X-Ray Powder Diffraction Beamline at CAMD
The Louisiana Board of Regents funded the proposal “Synchrotron Powder X-Ray Diffractometry” to CAMD in 2004 to build a powder diffraction beamline. The beamline produced its first diffraction pattern in June 2006. Though funding to build this powder diffraction facility came from the Board of Regents’ Geological and Environmental Sciences category, it can be used by researchers from many disciplines.
Powder X-ray diffractometry (PXRD) is a widely-used characterization tool. It is typically performed with a sealed tube X-ray source having a restricted energy (or wavelength) spectrum consisting of a few intense peaks (characteristic lines) superimposed on a low-intensity broad-continuum background. This type of source also has a high angular divergence limiting the angular resolution. A synchrotron, in contrast, produces very bright X-rays over a wide wavelength range with very low divergence. Thus many types of experiments can be done with a synchrotron powder X-ray diffractometer which cannot simply be replicated with a laboratory diffractometer.
The mature field of PXRD received a boost when it was coupled with synchrotron radiation in the 1980s. Many important problems in materials science, chemistry, and mineralogy such as crystal structure determination and refinement of commercially important synthetic zeolites, early crystallization processes in cements, precise location of trace elements in minerals, etc., have been solved with synchrotron powder X-ray diffraction.
The advantages of synchrotron X-ray powder diffraction over conventional powder diffraction are:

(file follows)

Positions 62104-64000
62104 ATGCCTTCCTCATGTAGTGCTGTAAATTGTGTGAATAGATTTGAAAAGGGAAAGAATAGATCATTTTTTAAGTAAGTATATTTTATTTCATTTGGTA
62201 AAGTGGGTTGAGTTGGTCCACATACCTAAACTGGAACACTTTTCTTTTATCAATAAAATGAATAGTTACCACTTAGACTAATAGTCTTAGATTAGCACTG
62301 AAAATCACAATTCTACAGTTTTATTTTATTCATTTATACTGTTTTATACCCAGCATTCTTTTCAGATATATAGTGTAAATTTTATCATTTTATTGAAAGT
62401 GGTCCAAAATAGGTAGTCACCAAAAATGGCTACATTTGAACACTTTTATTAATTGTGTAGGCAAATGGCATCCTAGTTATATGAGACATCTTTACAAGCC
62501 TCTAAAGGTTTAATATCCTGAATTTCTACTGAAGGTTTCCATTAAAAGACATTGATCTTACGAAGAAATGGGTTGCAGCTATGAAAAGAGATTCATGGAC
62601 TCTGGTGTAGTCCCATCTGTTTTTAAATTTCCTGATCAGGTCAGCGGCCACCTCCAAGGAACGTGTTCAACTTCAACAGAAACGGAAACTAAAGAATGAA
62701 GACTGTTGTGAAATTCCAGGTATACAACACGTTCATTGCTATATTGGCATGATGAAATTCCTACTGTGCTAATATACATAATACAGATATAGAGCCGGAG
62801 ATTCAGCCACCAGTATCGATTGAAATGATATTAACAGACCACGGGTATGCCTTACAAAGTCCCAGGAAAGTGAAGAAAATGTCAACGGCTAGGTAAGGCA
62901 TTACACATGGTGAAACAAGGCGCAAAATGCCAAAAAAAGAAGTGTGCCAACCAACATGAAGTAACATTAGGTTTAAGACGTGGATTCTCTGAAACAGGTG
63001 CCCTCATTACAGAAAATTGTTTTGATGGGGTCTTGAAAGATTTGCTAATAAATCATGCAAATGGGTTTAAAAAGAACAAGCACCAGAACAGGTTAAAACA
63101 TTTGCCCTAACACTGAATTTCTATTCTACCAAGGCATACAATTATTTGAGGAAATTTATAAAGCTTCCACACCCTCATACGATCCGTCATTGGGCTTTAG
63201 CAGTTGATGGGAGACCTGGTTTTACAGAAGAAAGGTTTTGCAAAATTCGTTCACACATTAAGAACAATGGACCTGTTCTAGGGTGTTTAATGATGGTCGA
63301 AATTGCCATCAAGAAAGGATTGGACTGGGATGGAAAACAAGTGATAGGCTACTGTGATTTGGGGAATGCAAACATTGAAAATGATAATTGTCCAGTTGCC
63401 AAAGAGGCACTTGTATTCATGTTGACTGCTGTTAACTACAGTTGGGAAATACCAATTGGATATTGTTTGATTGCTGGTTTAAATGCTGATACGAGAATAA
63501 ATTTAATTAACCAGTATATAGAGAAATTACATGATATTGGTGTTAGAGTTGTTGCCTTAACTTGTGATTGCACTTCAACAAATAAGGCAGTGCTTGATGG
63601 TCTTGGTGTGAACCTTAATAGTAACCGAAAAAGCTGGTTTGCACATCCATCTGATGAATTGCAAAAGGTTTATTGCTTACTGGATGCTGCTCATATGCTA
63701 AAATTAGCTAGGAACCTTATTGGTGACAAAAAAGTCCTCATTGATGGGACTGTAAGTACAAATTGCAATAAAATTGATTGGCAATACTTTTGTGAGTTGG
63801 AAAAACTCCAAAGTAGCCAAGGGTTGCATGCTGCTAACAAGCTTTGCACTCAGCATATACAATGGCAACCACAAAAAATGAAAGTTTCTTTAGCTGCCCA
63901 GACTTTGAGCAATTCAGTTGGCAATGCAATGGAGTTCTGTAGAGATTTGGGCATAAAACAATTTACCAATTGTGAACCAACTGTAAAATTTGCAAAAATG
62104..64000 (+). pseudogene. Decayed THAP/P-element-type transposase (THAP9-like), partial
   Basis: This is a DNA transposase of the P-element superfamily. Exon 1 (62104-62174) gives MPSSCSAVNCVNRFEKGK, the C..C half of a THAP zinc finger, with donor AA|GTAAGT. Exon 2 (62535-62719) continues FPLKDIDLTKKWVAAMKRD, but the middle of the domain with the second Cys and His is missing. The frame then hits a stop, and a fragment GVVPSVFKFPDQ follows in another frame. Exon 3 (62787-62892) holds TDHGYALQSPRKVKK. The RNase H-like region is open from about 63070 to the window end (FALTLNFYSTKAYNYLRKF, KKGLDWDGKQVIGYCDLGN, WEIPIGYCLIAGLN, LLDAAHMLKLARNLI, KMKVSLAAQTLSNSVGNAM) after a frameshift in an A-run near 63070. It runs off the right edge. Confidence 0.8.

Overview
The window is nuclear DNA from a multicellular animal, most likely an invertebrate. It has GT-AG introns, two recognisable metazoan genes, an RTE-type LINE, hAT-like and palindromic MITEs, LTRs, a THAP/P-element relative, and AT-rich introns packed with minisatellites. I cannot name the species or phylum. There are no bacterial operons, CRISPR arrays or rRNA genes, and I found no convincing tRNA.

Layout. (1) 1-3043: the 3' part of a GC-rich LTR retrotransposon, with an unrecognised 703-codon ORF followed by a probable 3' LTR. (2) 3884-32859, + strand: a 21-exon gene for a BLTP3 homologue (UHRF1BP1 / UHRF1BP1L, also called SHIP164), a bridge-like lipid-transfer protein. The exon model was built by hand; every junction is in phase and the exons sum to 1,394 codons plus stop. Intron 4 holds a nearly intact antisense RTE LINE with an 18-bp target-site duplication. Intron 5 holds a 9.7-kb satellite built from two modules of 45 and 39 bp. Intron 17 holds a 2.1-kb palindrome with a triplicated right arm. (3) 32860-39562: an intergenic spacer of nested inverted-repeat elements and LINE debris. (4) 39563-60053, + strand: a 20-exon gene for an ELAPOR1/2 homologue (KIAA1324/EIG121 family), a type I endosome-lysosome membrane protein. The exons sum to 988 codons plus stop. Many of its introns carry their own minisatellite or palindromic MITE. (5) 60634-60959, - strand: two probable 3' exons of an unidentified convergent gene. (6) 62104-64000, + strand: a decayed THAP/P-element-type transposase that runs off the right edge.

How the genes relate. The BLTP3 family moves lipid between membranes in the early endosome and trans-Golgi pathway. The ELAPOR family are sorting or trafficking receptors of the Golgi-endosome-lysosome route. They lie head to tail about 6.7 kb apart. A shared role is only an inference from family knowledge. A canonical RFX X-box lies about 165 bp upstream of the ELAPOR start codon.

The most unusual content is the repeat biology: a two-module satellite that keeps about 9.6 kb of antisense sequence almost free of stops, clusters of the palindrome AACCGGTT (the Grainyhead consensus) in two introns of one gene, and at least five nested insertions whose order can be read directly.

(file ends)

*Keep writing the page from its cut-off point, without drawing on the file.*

• A range of wavelengths over a wide energy range can be used; with the laboratory source, it is usually fixed
• Energy dispersive X-ray diffraction is possible
• High intensities
• Narrower peak width, thus reducing overlaps between peaks
• Easier modeling – peak shapes are simpler compared to laboratory source
• Resonant diffraction - using incident X-ray energy below and above the absorption edge of a particular element (resonant diffraction), its location in a crystal structure can be more precisely defined.
Figure 1 shows a photograph of the powder diffraction end station. The four-circle Huber diffractometer is in the center. For powder diffraction operation only two circles are being used. The beam is monitored and the diffraction pattern normalized by an ionization chamber on the left. The powder sample is placed in the middle on the holder which can be rotated ate various speeds. The solid state detector is on the right. The source and receiving slits are 300 and 200 μm, respectively. The radius of the goniometer circle is 17 cm.
The diffraction pattern of lanthanum hexaboride (LaB6), a National Institute of Science and Technology (NIST) standard commonly used to assess performance of powder diffractometers, is shown in Figure 2. The same standard, run at the Stanford Synchrotron Radiation Laboratory (SSRL) when it was a second generation source operated at 2.5 GeV, is also shown for comparison. The lower flux at the CAMD bending magnet produces lower peak to background ratio. The resolution is moderate.
Rietveld refinement of crystal structure, whole pattern fitting, and quantitative phase analysis using these techniques are commonly performed with powder diffraction data. The absence of overlapping Ka1 and Ka2 peaks and simple peak shapes make Rietveld refinement with synchrotron radiation simpler. Figure 3 shows Rietveld refinement for the same novaculite (obtained from The Gem Dugout) with GSAS. The synchrotron data show a lower residual error.